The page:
Lee is an award-winning director, writer, and producer with over 130 movies to his name. He created films such as "Malcom X," "Do the Right Thing," and "Inside Man." Each of these titles is a window into Lee's opinion of black community, race relations, and how they're portrayed in the media, especially video games. He is known for criticizing games in general, primarily crime-themed ones such as "Grand Theft Auto." Lee has openly admitted he is horrified about their "infatuation with violence and gangsta rap" and how so many younger people play them (per BackStage). Look no further than the fake "GTA"-clone in "Inside Man" to see these kinds of games through his eyes. However, that didn't stop Lee from directing a video game.

One of the biggest selling points of "NBA 2K16" was its MyCareer mode, which was turned into a story-driven campaign directed by Spike Lee. The mode was even called a "Spike Lee Joint" because he was so involved in its development. Furthermore, Lee shows up at the start of the game mode so he can welcome audiences to his story. Admittedly it's a bit part, but he was the director and heavily involved in mode's development. Lee may not hate video games as a whole, but some fans may have been surprised to see his involvement with one after his strong critiques.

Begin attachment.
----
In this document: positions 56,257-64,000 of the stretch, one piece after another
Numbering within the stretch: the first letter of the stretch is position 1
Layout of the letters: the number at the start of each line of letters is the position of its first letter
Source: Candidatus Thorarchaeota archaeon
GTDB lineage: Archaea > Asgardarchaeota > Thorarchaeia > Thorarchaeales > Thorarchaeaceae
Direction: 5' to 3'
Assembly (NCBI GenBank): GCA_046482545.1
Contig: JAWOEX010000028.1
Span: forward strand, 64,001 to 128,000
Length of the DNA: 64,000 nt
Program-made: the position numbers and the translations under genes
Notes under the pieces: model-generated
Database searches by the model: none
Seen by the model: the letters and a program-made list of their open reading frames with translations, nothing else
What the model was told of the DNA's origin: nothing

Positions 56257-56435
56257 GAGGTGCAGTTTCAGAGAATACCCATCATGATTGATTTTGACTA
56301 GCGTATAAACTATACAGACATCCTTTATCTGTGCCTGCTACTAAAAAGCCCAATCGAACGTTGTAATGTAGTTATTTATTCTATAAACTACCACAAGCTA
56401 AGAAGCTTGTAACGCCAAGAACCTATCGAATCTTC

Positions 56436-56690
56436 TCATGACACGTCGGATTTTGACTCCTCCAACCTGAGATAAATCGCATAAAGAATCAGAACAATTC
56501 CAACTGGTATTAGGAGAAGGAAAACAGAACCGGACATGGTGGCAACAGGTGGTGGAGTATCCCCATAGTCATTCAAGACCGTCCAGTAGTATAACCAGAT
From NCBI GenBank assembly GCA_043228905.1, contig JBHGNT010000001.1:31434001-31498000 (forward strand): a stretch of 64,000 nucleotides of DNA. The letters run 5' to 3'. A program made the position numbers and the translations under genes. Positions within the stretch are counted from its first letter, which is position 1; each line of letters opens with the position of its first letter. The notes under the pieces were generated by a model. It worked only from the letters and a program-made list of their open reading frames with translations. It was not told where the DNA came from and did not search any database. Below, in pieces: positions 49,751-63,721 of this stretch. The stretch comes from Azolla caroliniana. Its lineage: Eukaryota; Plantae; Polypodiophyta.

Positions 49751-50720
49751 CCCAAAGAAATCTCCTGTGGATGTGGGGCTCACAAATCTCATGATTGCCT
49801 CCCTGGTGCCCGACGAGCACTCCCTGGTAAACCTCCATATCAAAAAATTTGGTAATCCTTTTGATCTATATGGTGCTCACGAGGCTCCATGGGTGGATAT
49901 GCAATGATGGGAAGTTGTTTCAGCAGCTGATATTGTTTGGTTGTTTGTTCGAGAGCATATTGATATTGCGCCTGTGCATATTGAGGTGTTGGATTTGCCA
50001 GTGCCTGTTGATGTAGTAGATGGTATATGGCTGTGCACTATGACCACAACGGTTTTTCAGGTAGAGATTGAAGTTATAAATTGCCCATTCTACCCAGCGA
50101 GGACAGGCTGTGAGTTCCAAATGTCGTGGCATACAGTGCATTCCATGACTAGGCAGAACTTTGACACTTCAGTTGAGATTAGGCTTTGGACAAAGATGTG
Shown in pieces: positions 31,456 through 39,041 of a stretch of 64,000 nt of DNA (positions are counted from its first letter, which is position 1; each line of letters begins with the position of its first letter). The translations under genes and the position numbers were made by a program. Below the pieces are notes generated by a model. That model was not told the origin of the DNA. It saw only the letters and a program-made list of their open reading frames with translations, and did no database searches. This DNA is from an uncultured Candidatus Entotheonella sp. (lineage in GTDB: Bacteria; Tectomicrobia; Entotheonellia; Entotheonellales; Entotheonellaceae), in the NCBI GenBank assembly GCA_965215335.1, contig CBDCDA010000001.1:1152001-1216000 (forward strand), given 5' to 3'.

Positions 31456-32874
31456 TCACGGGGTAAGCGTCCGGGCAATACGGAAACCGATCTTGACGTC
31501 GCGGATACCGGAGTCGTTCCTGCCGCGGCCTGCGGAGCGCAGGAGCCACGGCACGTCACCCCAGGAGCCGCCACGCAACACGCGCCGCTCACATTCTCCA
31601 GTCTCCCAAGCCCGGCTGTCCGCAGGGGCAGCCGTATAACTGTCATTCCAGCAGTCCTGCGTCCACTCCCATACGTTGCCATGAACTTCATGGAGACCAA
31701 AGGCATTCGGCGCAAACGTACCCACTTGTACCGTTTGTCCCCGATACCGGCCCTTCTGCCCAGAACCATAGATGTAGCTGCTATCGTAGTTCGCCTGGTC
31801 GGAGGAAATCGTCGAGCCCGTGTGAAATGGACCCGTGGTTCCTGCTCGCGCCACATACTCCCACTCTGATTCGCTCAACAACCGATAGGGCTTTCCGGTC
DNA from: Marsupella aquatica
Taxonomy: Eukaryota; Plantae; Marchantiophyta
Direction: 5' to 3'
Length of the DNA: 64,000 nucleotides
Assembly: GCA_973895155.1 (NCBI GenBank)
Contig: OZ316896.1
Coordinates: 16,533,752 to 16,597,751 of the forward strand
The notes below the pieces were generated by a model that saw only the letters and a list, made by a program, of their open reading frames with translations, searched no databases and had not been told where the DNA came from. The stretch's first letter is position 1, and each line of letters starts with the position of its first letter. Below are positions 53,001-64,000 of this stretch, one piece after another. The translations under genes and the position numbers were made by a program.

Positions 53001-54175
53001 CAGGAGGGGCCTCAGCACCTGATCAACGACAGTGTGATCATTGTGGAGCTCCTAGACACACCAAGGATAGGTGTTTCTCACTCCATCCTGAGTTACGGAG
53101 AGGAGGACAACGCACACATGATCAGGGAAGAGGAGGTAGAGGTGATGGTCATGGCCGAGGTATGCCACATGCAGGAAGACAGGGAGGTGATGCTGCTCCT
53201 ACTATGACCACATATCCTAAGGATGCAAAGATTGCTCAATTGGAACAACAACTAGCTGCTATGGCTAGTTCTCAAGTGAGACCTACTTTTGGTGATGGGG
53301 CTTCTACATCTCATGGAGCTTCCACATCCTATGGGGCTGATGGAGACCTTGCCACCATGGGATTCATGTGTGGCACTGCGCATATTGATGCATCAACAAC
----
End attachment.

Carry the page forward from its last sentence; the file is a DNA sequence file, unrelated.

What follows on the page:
James McAvoy

The epiphany that you're addicted to a video game can be pretty powerful. When combined with enough willpower, this realization can convince some people to stop playing for years on end.

James McAvoy is a prolific actor who can slip into countless roles. You don't need to look any further than "Split" to see his acting range given the multiple personalities of Kevin he had to portray. But, McAvoy is also known for his roles as a young Professor Charles Xavier in recent "X-Men" films and Bill Denbrough in the "It" movies. So far, McAvoy's sole video game credit is the Husband in "Twelve Minutes," which is surprising given his history with video games. Or not surprising, depending on how you look at things

During an interview with Forbes, McAvoy recalled his brief addiction to video games, as well as how he kicked the habit. During the filming of "Becoming Jane," McAvoy started playing "The Elder Scrolls IV: Oblivion," which was a gift from his partner. He was so hooked on the game he regularly played until the early hour of the morning. One gaming session, McAvoy played from 8pm to around 5:35am, only getting ten minutes of sleep because he had to be on set by 6am. To make sure that never happened again, McAvoy says he turned on the stove and watched the disc fry for a bit. That was the start of his gaming abstinence, which lasted 10 years and only ended because his son convinced him to play some "FIFA."